The Jewish Federation of Greater Philadelphia planned the event in less than 24 hours. But when it arrived the evening of Oct. 9 at the Saligman Campus in Wynnewood, home of the Kaiserman JCC and Perelman Jewish Day School, more than 1,000 Jews filed through the full-body security checks and into the open field.
They wore solemn expressions and spoke in hushed tones. They held up Israel flags and Federation-crafted signs that read, “Philly Stands with Israel.” Kids played with each other as their parents watched.
“People are grieving and need to grieve together,” said Rabbi David Ackerman of Beth Am Israel in Penn Valley.
Two days earlier, area Jews woke up to the news that Israel had been attacked. Hamas, the Palestinian political organization that controls the Gaza Strip, launched rockets at Tel Aviv and Jerusalem. Then it invaded the Jewish state by “land, sea and air,” according to The New York Times.
Twenty-two Israeli towns and army bases were attacked. Civilians were taken hostage. More than 900 Israelis have been reported dead as of press time. Israel Prime Minister Benjamin Netanyahu declared war within hours of the attack. On Oct. 9, he said, “There are hard days ahead of us.”
Hamas’ military leader, Muhammad Deif, “cited Israel’s occupation of the West Bank, recent Israeli police raids on the Aqsa Mosque in Jerusalem and the detention of thousands of Palestinians in Israeli jails,” according to The New York Times.
“I don’t have sufficient words to describe the horror of the past few days,” Jewish Federation President and CEO Michael Balaban said from the podium.
Neither did the Jews who came out to the Saligman Campus after the first day of the work week. They just wanted to stand with other Jews, said Larry Gross, a Manayunk resident and Congregation Rodeph Shalom member.
“Being part of the community and expressing fears about what’s going on,” Gross added.
Suzie McIlvain, also a Manayunk resident and Rodeph Shalom member, said, “It helps me feel like I’m doing something. Instead of sitting home watching TV.”
Gross recalled that he “wasn’t shocked right away” on Oct. 7 because he “didn’t appreciate what was happening until the next day.”
“And then I’ve just been so horrified I could barely talk about it,” he added.
Gross and McIlvain have family members and friends in Israel. They have not been able to get a hold of them.
“Some are just missing,” Gross said.
Dalia Nussbaum Bryant, a Broomall resident, came out to express her solidarity with other Jews.
“There’s a peace and energy and connection when you’re in that group,” she said.
She also wanted to “take a stand and show the world that this is something we believe in: Israel has a right to protect itself.” When she saw the news on Oct. 7, Nussbaum Bryant felt “devastation, profound sadness, frustration, helplessness.”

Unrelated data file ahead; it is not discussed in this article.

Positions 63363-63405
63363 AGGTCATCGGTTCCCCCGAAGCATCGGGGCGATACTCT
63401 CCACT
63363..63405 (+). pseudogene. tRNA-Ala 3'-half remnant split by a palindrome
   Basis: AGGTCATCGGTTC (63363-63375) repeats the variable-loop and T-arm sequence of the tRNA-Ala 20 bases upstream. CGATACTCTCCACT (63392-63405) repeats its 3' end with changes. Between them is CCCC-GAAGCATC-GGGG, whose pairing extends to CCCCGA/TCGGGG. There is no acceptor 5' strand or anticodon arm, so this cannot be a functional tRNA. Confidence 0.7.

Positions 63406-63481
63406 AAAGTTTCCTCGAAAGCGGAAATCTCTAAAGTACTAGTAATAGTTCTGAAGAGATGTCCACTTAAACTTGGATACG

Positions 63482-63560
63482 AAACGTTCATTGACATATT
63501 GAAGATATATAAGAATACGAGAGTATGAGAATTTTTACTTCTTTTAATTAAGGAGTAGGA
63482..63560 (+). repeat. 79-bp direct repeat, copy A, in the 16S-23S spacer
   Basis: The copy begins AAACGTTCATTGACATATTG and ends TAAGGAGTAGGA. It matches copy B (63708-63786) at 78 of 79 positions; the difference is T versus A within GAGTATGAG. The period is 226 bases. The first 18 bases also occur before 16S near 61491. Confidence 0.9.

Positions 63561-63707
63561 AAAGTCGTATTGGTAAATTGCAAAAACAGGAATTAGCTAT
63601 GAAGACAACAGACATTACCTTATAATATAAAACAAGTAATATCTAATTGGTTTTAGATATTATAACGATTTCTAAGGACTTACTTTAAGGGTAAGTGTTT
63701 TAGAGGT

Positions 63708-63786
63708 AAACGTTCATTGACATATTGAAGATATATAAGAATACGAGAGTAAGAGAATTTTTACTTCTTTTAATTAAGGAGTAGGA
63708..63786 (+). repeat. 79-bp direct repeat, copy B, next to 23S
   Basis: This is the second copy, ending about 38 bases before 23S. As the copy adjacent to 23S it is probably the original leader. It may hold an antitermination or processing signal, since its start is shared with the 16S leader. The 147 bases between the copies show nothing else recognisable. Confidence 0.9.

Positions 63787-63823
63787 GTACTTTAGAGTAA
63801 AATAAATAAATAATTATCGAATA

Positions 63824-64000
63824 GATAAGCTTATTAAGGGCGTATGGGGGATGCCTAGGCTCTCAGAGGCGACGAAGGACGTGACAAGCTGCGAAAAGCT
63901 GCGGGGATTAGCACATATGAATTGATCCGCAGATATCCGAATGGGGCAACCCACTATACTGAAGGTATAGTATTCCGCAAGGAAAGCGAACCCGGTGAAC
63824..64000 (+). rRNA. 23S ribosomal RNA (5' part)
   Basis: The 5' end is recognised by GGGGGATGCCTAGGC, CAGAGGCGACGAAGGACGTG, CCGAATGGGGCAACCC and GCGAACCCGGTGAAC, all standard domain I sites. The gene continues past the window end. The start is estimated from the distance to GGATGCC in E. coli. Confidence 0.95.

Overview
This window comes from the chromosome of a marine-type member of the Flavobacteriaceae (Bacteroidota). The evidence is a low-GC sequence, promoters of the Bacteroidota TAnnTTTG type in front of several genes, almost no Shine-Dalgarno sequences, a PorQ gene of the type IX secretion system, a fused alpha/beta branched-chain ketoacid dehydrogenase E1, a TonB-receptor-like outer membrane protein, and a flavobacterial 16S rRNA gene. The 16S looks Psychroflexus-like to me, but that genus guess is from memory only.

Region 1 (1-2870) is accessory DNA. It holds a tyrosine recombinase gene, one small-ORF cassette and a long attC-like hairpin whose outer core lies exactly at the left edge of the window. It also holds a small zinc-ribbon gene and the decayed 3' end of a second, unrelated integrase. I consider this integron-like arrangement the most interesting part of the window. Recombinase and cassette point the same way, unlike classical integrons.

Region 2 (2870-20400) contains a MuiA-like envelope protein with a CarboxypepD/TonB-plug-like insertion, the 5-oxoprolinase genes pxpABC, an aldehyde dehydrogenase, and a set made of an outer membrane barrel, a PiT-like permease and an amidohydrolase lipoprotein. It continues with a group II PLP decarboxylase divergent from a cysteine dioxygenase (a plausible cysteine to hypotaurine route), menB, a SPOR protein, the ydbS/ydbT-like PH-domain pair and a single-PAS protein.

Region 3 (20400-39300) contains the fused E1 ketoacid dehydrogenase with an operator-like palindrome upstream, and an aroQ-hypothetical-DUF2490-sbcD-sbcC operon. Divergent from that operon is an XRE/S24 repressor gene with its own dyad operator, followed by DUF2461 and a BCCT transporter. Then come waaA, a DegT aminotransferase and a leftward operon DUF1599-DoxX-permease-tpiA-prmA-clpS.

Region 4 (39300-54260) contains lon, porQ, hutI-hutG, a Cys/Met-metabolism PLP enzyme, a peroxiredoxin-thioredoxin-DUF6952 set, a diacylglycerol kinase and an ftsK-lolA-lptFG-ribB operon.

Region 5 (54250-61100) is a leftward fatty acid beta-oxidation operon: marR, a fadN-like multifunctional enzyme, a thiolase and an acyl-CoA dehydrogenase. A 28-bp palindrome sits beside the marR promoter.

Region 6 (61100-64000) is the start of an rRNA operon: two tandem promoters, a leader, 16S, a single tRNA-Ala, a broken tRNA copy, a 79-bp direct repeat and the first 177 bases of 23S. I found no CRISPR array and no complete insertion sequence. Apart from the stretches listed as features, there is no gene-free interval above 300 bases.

John and Yael Hungerford, who attend the Chabad of Delaware County, said, “It’s important to teach our children what we believe in.” As Yael Hungerford spoke, her two young children stood around her legs.
“It’s important when we’re in pain at home to be with other people because that’s all we’ve got right now,” she continued.
The mother of two was 18 on 9/11 when the United States was attacked by Al Qaeda.
“It feels like 9/11,” she said.
Pennsylvania Gov. Josh Shapiro, who is Jewish and a longtime member of the Beth Sholom Congregation in Elkins Park, came to the event and spoke for 10 minutes. He called for moral clarity.
“I want to thank all of you for being here this evening,” Shapiro said to applause. “And I know that we are joined by thousands of Pennsylvanians rallying in cities and towns across this commonwealth this week.”
“We stand against terror, and we stand with Israel,” he continued to louder applause.
Shapiro called himself “a proud American Jew” as the crowd clapped and cheered again. Then he talked about how he “welcomed hundreds from the broader community to celebrate Sukkot in the first-ever sukkah built on the grounds of the governor’s residence (in Harrisburg).”
“I share that with you because this is a moment not to retreat from who we are, but to embrace who we are,” he said.
“We must condemn the horrific acts of war perpetrated by Hamas and their enablers,” the governor continued. “There is no moral equivalency between Hamas, a foreign terrorist organization as designated by the United States, and Israel, the only pluralistic, functioning democracy in the Middle East.”
“I know that many people here tonight feel helpless. But I hope you know that your presence here tonight helps,” he concluded. “It shows that our support will not wane in the coming days and weeks of war.”
The Jewish Federation’s emergency campaign to support Israel continues and has already raised $1.6 million. The money will go toward shelter, psychological support, medicine, diapers and training for emergency personnel who have replaced police officers and first responders killed or kidnapped, according to Jason Holtzman, the director of the Jewish Community Relations Council.